The 9th Circuit's arbitrary, discriminatory rulings on standing in establishment clause cases
A lawsuit challenging a government-funded website that promotes the harmony of religion and evolution is being appealed to the U.S. Supreme Court.
The website at the center of the controversy, operated by UC Berkeley and funded by a federal grant, is aimed at public school teachers. The website urges teachers to challenge students' religious beliefs that evolution contradicts their faith. Moreover, the site points teachers to statements from religious groups and denominations that support evolution, while ignoring religious groups that believe in a literal creation.
Attorneys with Pacific Justice Institute filed a petition with the Supreme Court this week after the Ninth Circuit Court of Appeals held that the plaintiff, a mother with children in Northern California public schools, did not have legal standing to challenge the website. By contrast, in most cases involving separation of church and state, the Ninth Circuit has been among the most lenient courts in the nation in allowing lawsuits to proceed. Just last week, in a case allowing atheists and lesbians to sue San Diego for letting the Boy Scouts use a public park, several dissenting Ninth Circuit judge sharply criticized the court's low threshold for legal standing.
The San Diego case is Barnes-Wallace v. City of San Diego, 04-55732. A news article said,
This past June 11, the panel—again over Kleinfeld’s dissent—reiterated that the plaintiffs had standing, but for a different reason—that the plaintiffs’ choice not to use the facilities was made “because they are offended by the Boy Scouts’ exclusive, and publicly expressed disapproval, of lesbians, atheists, and agnostics.”
Yesterday, the court announced that a call for en banc rehearing failed to win the approval of a majority of unrecused active judges.
Judge Diarmuid F. O’Scannlain dissented, joined by Kleinfeld and Judges Carlos Bea, Consuelo Callahan, Jay Bybee, and Sandra Ikuta.
O’Scannlain called the plaintiffs’ theory of standing “unprecedented” and said “[i]t splits standing law at the seams, forcing open the courthouse doors to plaintiffs without concrete, particularized injuries.”
Another news article said,
Lawsuits should only be available to plaintiffs with concrete injury, O'Scannlain wrote.
"Rather, the claim here is that the families are psychologically injured by the thought of associating with the Boy Scouts; they contend that they would be offended by the Boy Scouts' views if they chose to use the parks," he wrote. "This is an unprecedented theory."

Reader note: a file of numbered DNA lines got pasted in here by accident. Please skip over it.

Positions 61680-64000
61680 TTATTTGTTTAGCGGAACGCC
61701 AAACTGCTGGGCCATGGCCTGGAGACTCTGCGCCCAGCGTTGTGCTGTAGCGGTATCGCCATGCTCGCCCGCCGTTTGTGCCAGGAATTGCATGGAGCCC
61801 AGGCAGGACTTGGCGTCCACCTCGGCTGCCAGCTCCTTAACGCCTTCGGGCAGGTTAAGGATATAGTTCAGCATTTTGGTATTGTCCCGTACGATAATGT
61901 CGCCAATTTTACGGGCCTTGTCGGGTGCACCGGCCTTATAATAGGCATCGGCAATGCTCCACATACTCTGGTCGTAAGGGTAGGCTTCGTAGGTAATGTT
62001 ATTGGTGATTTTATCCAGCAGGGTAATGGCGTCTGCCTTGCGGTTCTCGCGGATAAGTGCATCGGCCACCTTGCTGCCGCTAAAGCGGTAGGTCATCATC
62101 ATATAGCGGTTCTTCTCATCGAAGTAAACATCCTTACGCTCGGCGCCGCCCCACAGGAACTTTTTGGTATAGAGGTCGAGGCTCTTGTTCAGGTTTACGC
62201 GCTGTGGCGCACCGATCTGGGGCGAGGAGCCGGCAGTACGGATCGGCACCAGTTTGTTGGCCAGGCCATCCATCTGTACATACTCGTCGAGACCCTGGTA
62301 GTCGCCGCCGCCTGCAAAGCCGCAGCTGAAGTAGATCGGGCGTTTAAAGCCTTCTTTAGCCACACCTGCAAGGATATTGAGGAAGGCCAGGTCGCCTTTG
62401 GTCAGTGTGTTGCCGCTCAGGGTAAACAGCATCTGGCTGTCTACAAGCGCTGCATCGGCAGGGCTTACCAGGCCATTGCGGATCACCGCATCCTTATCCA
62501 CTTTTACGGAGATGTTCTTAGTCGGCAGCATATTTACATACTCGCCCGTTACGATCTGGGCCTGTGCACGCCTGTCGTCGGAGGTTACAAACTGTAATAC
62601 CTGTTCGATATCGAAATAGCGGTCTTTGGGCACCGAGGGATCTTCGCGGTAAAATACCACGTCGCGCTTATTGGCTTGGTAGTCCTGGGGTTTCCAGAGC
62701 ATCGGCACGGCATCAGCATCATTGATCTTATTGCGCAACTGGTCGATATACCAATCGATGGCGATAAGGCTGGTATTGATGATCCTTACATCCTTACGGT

There were no crosses or "god hates fags" signs on the properties. The plaintiffs were not expected to take an oath of belief in god in order to use the facilities. This lawsuit is like suing the UC Dept. of Paleontology because one does not want to use the department's government-sponsored website because one is offended by the fact that Darwinist crackpot Kevin Padian is on the department's staff.
O'Scannlain's complete dissent is here. The complete record of the 9th Circuit's opinions on the case is here.
BTW, the Boy Scouts are not leasing the land for free or virtually free -- the terms of the lease require the Boy Scouts to make millions of dollars worth of improvements to the properties. Also, the Boy Scouts apparently do not make a profit on rental fees charged to the public. Details are in this opinion.(pages 5-8)
The 9th Circuit federal court of appeals has 28 active judges -- only six voted to hold an en banc rehearing and four recused themselves, so unfortunately the vote was not even close. In the 9th circuit, en banc rehearing panels consist of 11 judges, fewer than the total number of active judges, 28 -- in all other circuits, en banc rehearing panels consist of all the active judges in the circuit. As happened here, judges will sometimes write opinions regarding a denial of an en banc rehearing -- another en banc rehearing denial where there was a written opinion was Freiler v. Tangipahoa Parish, a case concerning an oral evolution disclaimer.
Fatheaded Ed Brayton of course agrees with the grant of standing to the plaintiffs, but he has no credibility because he is an unscrupulous BVD-clad blogger who arbitrarily censors comments that he does not agree with.
Also, in Vasquez v. Los Angeles County, 487 F.3d 1246 (9th Cir. 2007), the 9th circuit granted standing to a complaint that the new L.A. county seal in is "an offensive anti-religious symbol" because it is a reminder that a cross that was in the old seal was removed! . What remedy could the courts give other than to tell Los Angeles County to put the cross back in the seal?